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Paysage et économie : la mise en évidence d'une solution de marché

Listed author(s):
  • François Facchini
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    [fre] L'économiste se doit de choisir une définition qui satisfasse les exigences des sciences sociales. Des trois définitions possibles (scientifique, psychologique et phénoménologique), la dernière sera retenue (Partie 1). Elle permet d'envisager la relation paysage - individu et de montrer qu'il existe une gestion marchande du paysage fondée sur l'échange de droits de propriété sur le sol et sur le choix de localisation de l'individu (Partie 2). Cette gestion marchande n'est cependant pas toujours possible (insolvabilité et épuisement) et suscite une demande de protection sur le marché politique. [eng] Landscape and economics : an emphasis on a market issue The economist has to choose a definition of landscape which meets the requirements of social sciences. Three definitions are available : the scientific definition, the psychological definition and the phenomenological one (Section 1). The last definition appears to be the most adequate. It allows to study the landscape-individuals relation and to show that there exists a market management of landscape based on the trade of private property rights on the land and on the individual choices of localization (Section 2). But the market management is not always possible (insolvency and exhaustion) and that gives rise to a protection demand on the political market.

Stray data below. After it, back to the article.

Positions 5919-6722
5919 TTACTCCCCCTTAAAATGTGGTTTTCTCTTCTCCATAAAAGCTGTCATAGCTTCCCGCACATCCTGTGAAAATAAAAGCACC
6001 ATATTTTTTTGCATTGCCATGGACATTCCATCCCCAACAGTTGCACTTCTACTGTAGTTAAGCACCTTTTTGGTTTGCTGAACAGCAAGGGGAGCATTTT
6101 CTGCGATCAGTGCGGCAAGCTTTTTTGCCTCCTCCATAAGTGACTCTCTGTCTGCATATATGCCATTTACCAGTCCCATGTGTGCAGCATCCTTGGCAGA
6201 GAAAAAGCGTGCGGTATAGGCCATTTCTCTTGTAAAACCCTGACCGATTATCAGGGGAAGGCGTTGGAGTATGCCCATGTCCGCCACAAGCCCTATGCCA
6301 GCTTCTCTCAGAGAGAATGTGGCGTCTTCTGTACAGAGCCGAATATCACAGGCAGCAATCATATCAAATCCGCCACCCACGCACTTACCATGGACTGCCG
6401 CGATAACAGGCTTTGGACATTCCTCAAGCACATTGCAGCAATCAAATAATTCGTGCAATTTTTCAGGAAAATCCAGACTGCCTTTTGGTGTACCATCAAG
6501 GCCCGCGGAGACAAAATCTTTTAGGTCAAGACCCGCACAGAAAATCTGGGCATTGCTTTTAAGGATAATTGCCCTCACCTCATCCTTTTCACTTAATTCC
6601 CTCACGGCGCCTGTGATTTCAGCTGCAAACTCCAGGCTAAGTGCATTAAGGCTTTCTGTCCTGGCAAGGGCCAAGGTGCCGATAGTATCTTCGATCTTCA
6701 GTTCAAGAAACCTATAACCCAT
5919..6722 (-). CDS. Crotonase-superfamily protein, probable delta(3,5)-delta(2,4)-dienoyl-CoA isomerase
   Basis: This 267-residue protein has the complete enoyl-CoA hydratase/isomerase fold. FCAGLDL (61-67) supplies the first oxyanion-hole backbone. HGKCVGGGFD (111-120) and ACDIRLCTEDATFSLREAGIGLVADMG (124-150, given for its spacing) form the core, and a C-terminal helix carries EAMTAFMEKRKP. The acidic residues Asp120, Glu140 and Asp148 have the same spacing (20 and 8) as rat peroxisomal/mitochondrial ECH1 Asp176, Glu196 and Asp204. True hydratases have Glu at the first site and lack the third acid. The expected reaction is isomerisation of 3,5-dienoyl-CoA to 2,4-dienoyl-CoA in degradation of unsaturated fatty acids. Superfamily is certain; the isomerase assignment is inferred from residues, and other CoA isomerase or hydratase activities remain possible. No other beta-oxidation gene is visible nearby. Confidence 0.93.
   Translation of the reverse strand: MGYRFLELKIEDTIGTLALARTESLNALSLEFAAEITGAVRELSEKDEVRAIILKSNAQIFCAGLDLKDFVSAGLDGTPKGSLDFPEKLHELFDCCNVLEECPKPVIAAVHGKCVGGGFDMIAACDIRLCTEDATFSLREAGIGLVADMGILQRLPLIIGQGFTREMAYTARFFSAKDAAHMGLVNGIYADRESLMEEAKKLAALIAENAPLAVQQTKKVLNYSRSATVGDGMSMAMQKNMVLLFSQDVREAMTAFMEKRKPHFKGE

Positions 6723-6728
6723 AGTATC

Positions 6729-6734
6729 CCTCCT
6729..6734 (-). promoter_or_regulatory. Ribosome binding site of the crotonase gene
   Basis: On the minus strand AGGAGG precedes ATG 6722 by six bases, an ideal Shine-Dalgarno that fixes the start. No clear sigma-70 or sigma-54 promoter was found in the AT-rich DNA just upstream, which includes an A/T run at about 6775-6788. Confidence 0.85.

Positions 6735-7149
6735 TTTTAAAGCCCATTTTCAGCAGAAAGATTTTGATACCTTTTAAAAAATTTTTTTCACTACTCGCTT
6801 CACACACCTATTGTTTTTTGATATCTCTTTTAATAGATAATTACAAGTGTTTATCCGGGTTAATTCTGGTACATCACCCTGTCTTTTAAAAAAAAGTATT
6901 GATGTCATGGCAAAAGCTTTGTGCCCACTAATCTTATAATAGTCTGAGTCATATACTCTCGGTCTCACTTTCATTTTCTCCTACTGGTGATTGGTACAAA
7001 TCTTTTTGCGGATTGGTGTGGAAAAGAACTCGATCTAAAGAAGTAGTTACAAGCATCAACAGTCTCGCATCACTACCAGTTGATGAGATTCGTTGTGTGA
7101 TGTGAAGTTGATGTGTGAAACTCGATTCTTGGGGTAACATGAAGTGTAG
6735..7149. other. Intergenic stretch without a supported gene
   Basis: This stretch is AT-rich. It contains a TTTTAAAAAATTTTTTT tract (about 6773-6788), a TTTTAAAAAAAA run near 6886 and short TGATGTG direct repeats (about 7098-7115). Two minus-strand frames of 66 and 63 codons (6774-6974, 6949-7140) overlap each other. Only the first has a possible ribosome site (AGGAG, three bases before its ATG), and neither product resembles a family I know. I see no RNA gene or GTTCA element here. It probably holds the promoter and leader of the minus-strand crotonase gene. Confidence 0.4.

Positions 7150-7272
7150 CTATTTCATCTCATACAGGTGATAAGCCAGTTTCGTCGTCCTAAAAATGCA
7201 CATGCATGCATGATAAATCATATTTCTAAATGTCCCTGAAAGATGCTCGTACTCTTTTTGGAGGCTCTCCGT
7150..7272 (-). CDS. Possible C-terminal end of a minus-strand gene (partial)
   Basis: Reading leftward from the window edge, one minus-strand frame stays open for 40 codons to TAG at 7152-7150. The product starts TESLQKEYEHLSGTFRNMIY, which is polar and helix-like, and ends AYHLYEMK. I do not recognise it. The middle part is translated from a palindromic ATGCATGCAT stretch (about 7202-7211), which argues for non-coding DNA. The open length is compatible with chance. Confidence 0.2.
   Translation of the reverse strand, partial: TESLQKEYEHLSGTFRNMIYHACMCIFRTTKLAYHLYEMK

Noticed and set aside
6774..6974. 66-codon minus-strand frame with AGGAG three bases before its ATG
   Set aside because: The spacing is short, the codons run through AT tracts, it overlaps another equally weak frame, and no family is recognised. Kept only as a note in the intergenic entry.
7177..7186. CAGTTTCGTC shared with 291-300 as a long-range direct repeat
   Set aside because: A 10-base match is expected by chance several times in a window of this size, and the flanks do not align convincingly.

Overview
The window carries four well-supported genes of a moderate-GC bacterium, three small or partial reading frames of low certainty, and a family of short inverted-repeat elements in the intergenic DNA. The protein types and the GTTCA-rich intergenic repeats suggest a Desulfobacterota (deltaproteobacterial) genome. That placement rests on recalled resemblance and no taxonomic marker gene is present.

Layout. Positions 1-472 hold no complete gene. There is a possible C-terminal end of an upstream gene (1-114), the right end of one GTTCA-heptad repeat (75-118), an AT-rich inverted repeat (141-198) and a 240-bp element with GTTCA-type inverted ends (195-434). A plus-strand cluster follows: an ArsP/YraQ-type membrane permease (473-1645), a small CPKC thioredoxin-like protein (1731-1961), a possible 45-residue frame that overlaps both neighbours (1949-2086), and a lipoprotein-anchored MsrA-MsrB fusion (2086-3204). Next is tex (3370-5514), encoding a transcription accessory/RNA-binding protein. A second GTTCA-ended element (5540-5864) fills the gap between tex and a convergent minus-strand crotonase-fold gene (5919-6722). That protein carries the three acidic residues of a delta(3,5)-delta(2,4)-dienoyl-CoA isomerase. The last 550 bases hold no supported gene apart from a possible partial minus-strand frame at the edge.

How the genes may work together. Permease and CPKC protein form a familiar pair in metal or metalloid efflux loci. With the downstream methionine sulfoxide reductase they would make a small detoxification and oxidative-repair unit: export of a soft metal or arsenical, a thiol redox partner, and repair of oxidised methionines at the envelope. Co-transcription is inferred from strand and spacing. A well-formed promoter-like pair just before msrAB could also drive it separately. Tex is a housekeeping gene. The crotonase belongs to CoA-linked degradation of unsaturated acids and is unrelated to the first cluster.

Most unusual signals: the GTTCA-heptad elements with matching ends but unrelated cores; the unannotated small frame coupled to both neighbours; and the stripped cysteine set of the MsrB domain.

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    Article provided by Programme National Persée in its journal Économie rurale.

    Volume (Year): 218 (1993)
    Issue (Month): 1 ()
    Pages: 12-18

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    Handle: RePEc:prs:recoru:ecoru_0013-0559_1993_num_218_1_4577
    Note: DOI:10.3406/ecoru.1993.4577
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    1. Arthur Schram & Frans Winden, 1989. "Revealed preferences for public goods: Applying a model of voter behavior," Public Choice, Springer, vol. 60(3), pages 259-282, March.
    2. Harrison, David Jr. & Rubinfeld, Daniel L., 1978. "Hedonic housing prices and the demand for clean air," Journal of Environmental Economics and Management, Elsevier, vol. 5(1), pages 81-102, March.
    3. Bergstrom, Theodore C & Goodman, Robert P, 1973. "Private Demands for Public Goods," American Economic Review, American Economic Association, vol. 63(3), pages 280-296, June.
    4. Clark, David E. & Kahn, James R., 1989. "The two-stage hedonic wage approach: A methodology for the valuation of environmental amenities," Journal of Environmental Economics and Management, Elsevier, vol. 16(2), pages 106-120, March.
    5. Brookshire, David S, et al, 1982. "Valuing Public Goods: A Comparison of Survey and Hedonic Approaches," American Economic Review, American Economic Association, vol. 72(1), pages 165-177, March.
    6. Hans Groot & Evert Pommer, 1987. "Budgetgames and the private and social demand for mixed public goods," Public Choice, Springer, vol. 52(3), pages 257-272, January.
    7. Patrick Point & Brigitte Desaigues, 1990. "Les méthodes de détermination d'indicateurs de valeur ayant la dimension de prix pour les composantes du patrimoine naturel," Revue Économique, Programme National Persée, vol. 41(2), pages 269-320.
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